Main image

Can Suboxone Get You High?

One of the most common questions people ask when considering medication-assisted treatment (MAT) for opioid use disorder is: “Can Suboxone get you high?” While Suboxone is an effective resource for many battling opioid addiction, it has the potential for diversion abuse when misused or excess. Learn more about Suboxone, including its risks, benefits and possible side effects.

Suboxone® (buprenorphine and naloxone) is a controlled substance prescribed to treat people with substance use disorder (SUD), particularly those addicted to opiates, including heroin and prescription painkillers (hydrocodone, morphine, oxycodone and fentanyl). It is one of several intended to be part of a treatment program that includes behavioral therapy and counseling. Suboxone is a combination of two medications – naloxone and buprenorphine. Naloxone reverses opioid overdose and blocks the euphoric effects of other opioids. Buprenorphine helps reduce the effects of dependency but carries dangerous side effects, including dependence, withdrawal and respiratory issues.

Medicinal Use of Suboxone

Suboxone is used in Medication-assisted treatment (MAT), is approved by the Food and Drug Administration (FDA) for those who qualify, and is administered in controlled doses. Suboxone works by minimizing dangerous and uncomfortable withdrawal symptoms, including long-term cravings, and is used to prevent overdose from opioids. It works by normalizing the chemistry of the brain and blocking the euphoric effects of opioids and alcohol. MAT has been proven to be effective and significantly decrease the necessity for inpatient detox. Treatment plans including MAT are individually tailored to meet the needs of patients, with the goal being complete abstinence from opioids and alcohol.

Complications and Potential for Addiction

Overdosing on Suboxone to get high is dangerous and can cause breathing issues and death. Taking this medication with benzos, alcohol, antidepressants or tranquilizers can also be fatal. The sublingual film version is made from an opioid that may lead one to become more easily addicted. Injecting Suboxone may also cause serious symptoms of withdrawal. When taken in doses and/or frequencies larger or more often than prescribed in order to get high, one can develop opioid use disorder.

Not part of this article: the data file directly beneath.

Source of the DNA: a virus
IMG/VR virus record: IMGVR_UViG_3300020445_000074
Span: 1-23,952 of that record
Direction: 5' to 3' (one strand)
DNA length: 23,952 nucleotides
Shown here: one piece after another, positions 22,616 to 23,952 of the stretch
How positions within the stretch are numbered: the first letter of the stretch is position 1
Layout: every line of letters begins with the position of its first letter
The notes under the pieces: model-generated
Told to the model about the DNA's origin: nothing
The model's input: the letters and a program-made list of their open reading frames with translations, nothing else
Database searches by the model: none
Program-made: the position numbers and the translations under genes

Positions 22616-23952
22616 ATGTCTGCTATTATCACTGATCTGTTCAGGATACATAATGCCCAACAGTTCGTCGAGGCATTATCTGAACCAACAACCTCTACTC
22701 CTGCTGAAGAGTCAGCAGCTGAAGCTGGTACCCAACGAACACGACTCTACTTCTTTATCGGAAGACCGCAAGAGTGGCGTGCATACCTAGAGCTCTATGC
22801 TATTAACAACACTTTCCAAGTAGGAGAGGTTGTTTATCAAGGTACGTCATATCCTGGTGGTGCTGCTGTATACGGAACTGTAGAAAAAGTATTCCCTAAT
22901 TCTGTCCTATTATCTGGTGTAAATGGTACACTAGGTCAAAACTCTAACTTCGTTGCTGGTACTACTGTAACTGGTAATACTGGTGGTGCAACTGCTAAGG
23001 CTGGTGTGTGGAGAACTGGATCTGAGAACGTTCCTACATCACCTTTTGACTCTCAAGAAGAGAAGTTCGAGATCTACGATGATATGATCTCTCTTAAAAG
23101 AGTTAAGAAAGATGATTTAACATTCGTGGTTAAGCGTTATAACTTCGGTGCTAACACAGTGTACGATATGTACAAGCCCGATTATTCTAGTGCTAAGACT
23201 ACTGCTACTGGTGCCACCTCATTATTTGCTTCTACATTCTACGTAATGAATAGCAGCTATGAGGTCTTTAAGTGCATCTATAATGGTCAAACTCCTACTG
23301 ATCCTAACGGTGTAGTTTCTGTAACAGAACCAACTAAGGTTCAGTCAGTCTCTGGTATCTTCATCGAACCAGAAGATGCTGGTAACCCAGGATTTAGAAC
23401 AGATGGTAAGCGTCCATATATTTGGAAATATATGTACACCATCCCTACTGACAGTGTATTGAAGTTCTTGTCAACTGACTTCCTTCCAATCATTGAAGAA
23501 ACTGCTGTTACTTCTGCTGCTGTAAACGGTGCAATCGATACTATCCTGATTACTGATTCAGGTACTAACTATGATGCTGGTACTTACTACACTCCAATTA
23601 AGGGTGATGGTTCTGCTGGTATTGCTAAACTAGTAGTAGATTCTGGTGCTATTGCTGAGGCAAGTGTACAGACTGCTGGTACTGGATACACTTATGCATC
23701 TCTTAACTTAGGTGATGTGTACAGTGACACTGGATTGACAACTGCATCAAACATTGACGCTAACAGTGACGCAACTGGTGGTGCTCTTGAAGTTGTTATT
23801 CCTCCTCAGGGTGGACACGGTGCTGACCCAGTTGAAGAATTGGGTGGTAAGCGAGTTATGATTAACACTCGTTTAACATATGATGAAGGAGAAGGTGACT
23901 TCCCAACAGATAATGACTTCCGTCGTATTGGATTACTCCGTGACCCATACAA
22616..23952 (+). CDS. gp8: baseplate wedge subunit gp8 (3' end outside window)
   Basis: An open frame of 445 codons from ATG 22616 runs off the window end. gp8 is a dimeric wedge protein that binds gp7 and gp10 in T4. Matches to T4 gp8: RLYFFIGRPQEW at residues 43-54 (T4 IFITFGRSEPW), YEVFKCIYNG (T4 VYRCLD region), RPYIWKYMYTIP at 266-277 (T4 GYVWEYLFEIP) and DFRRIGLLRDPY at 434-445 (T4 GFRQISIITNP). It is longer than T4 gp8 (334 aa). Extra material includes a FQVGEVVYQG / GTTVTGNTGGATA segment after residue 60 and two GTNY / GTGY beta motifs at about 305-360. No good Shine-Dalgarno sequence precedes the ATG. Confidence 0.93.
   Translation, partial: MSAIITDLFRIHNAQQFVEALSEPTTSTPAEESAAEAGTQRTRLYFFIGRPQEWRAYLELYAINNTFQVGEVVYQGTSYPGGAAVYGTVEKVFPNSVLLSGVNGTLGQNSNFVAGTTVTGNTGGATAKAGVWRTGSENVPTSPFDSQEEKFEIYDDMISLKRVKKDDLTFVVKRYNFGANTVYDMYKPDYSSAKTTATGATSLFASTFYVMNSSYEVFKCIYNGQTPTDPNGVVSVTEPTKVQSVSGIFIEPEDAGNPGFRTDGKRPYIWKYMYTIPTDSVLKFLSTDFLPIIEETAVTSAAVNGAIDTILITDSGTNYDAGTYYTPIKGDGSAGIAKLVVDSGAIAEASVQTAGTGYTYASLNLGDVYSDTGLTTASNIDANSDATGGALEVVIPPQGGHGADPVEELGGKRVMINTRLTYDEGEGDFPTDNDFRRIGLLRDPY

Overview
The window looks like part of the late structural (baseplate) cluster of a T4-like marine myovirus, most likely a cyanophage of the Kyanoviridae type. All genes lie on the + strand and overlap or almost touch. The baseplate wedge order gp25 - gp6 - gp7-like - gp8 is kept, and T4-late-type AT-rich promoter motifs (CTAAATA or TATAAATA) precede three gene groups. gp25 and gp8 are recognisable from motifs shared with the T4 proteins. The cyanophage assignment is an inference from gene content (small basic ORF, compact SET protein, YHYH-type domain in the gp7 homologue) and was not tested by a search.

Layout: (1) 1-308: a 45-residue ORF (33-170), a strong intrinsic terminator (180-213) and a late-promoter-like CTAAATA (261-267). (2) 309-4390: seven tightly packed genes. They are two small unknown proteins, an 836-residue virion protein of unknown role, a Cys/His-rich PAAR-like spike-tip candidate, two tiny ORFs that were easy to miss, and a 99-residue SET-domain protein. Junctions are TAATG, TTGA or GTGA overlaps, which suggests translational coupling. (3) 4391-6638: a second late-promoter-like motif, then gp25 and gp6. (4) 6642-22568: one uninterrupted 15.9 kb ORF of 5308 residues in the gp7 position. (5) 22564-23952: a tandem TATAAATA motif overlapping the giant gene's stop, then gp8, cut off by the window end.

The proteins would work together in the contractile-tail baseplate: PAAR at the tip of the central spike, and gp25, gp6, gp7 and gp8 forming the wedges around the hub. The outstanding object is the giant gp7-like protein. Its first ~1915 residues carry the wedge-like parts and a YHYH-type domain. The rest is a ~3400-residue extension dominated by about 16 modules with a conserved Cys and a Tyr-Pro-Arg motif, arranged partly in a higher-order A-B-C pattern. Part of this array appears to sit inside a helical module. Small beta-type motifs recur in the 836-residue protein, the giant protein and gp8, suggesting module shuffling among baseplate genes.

Symptoms that one may have opioid use disorder include but are not limited to:

  • Requiring a higher dose to achieve the same results
  • Withdrawal symptoms, including:
    • Anxiety
    • Irritability
    • Body aches
    • Shaking
    • Sweating
    • Nausea
    • Vomiting
  • No longer enjoying once pleasurable activities
  • Inability to quit despite failure to function in daily living

Consuming Suboxone in ways other than intended, such as crushing and grinding, can make the drug less effective. Additionally, stopping suddenly, injecting or snorting this drug may lead to getting high, followed by withdrawal symptoms. It is important to use Suboxone as it is intended and prescribed by a medical professional. One should never take this drug without a prescription.

Obtaining Suboxone illegally as a street drug can cause complications, as one has no way of knowing where it came from, what drug it actually may be or how it was made. Suboxone film can be misused in ways similar to other legal and illicit opioids, leading to abuse or dependency. It is made with buprenorphine, a drug used by people who abuse street drugs or prescription medications. Giving this medicine to someone without a prescription can cause serious harm or death to the individual and it is illegal to do so.

Using Suboxone without a prescription or in ways other than intended can lead to getting high and developing opioid use disorder. When administered in a medical setting, chances of abusing this drug are lower than if one were to attempt to use it at home. Taking this medication not as advised and without proper medical supervision can be life-threatening and cause legal issues if possessed or distributed improperly. Due to the potential for abuse, it is advised that this drug be kept in a safe place away from anyone who may use it other than oneself.

Share Tweet Share Pin Text Email

Related Content

Should I Choose Virtual Rehab for Alcohol and Drug Addiction?

The COVID-19 pandemic has forced us to adapt to living more and more of our lives virtually, and this often includes how we access medical care. Even before the pandemic, however, many people had trouble actual...

Harm Reduction: What Is It and What Are the Benefits and Risks?

Harm reduction is a public-health movement that aims to minimize the legal, medical and community-related impact of substance use. It incorporates a range of policies and initiatives that are designed to facili...

Opioid Addiction and Chronic Pain: How Can I Get Help?

Opioids are sometimes prescribed for chronic pain. They work by binding to the opioid receptors of the brain. The resulting chemical signals are responsible for feelings of pleasure, euphoria and reduced pain. ...